Electricity production in Macedonia
Electrification in Macedonia began at the beginning of the last century. The first power plant in Macedonia was put into operation in Skopje in 1909.
The power plant produced direct current with a power of 60 hp and a voltage of 220 V. The electricity produced in the first power plant in Skopje was used to light up the building of the residence of the Turkish governor (at that time Macedonia was part of the Ottoman Empire), for the pumping station of the city water supply and for lighting one street in the city. In 1924, when the second city in Macedonia – Bitola was electrified, several smaller diesel generators were put into operation in Skopje for the production of electricity, which was used for lighting several factories at that time, the city hospital and the theater.
The first hydroelectric power plant in Macedonia was built in the same period, in 1927, on the river Pena in Tetovo. HPP Pena had a power of 1760 kW. In addition to the demand of Tetovo, this power plant also produced electricity for the demand of Skopje, for which the first 35kV transmission line in the length of 45km was built. By the beginning of World War II, several low-power generators were put into operation in Macedonia. In 1938, the hydroelectric power plant Matka was put into operation, which with its characteristics and power of over 4MW was the first large capacity for electricity production in Macedonia at that time.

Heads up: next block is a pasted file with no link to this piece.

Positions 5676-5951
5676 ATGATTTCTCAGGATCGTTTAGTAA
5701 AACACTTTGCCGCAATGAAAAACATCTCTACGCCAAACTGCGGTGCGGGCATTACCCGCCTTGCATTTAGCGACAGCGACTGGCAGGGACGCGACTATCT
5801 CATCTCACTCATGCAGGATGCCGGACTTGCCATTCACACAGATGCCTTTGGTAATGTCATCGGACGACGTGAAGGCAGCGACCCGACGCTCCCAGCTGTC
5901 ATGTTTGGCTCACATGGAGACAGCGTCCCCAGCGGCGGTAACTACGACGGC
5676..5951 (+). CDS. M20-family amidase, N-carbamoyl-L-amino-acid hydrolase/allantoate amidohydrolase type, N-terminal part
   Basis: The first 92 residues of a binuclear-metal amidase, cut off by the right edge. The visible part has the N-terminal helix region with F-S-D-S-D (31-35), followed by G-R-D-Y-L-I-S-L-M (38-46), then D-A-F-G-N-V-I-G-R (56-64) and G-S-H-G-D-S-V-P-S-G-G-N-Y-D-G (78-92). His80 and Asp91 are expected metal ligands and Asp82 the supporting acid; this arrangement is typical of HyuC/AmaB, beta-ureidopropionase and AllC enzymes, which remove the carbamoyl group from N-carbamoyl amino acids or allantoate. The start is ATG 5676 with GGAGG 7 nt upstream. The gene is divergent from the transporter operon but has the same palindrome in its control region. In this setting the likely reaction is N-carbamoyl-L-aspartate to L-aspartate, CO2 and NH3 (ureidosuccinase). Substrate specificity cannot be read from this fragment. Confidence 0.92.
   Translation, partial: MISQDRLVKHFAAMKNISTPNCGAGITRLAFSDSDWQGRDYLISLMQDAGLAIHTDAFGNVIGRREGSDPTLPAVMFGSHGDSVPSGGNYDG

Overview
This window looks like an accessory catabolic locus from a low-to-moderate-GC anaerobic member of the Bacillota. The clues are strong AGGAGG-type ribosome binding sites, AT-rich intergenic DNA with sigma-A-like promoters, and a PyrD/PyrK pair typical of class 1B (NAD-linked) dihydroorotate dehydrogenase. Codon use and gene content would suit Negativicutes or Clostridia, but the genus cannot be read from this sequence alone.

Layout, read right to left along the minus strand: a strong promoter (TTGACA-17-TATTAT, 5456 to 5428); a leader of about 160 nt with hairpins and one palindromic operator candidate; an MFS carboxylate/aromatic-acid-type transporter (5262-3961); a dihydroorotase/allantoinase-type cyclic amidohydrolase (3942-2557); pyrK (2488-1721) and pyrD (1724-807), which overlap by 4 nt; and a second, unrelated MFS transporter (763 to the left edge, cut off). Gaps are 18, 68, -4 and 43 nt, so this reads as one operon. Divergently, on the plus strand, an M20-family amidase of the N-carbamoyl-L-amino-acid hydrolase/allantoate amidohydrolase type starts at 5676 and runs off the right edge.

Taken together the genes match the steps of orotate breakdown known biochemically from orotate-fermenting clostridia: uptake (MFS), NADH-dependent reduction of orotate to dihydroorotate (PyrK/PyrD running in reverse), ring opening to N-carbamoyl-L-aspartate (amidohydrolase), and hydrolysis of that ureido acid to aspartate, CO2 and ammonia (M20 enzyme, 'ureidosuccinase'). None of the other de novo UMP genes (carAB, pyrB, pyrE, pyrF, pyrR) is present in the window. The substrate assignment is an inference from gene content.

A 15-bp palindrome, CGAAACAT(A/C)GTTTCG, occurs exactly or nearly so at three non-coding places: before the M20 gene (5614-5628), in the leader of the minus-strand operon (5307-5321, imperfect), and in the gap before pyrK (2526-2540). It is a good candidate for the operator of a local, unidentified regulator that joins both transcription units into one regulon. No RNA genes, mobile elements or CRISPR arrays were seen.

Until 1940, almost all major cities in Macedonia had electricity. More intensive electrification and development of the electric power system of Macedonia started after World War II. In 1945, the Federal Electricity Company (FEP) was established, which was later transformed into the Electric Power Company of Macedonia (ESM). In the period from 1956 to 1970, 7 hydropower plants were built and put into operation (which still operate today). The largest of them is HPP Vrutok, which is one of the three hydropower plants from the so-called Mavrovo basin. In 1964, the first 220kV transmission line was built, which connected Skopje with TPP Kosovo A, and the construction of the first 220kV transformer station Skopje-1 began the following year (1965). In the following decades, the transmission power grid was upgraded with 440 kW transmission lines and transformer stations. In the period from 1978 to 1988, three thermal power plants with a large installed capacity were built in Macedonia, which are still in operation today. The first of them – TPP Negotino (210 MW) – was built in 1978 and uses fuel oil. This plant is used as a backup capacity within the country’s power system. The second is TPP Oslomej (125 MW) built in 1980 and TPP Bitola with three units, called blocks, with a total installed capacity of 630 MW, the last of which was put into operation in 1988. TPP Oslomej and TPP Bitola use coal (lignite) as fuel and together supply 70% of the total domestic production of electricity.
With the new trends in the production of electricity in Macedonia, investments in renewable energy sources have started. The wind farm in Bogdanci started operating in 2014 with an installed capacity of 36.8 MWh and can supply electricity to a city the size of Gevgelija, Dojran or Bogdanci.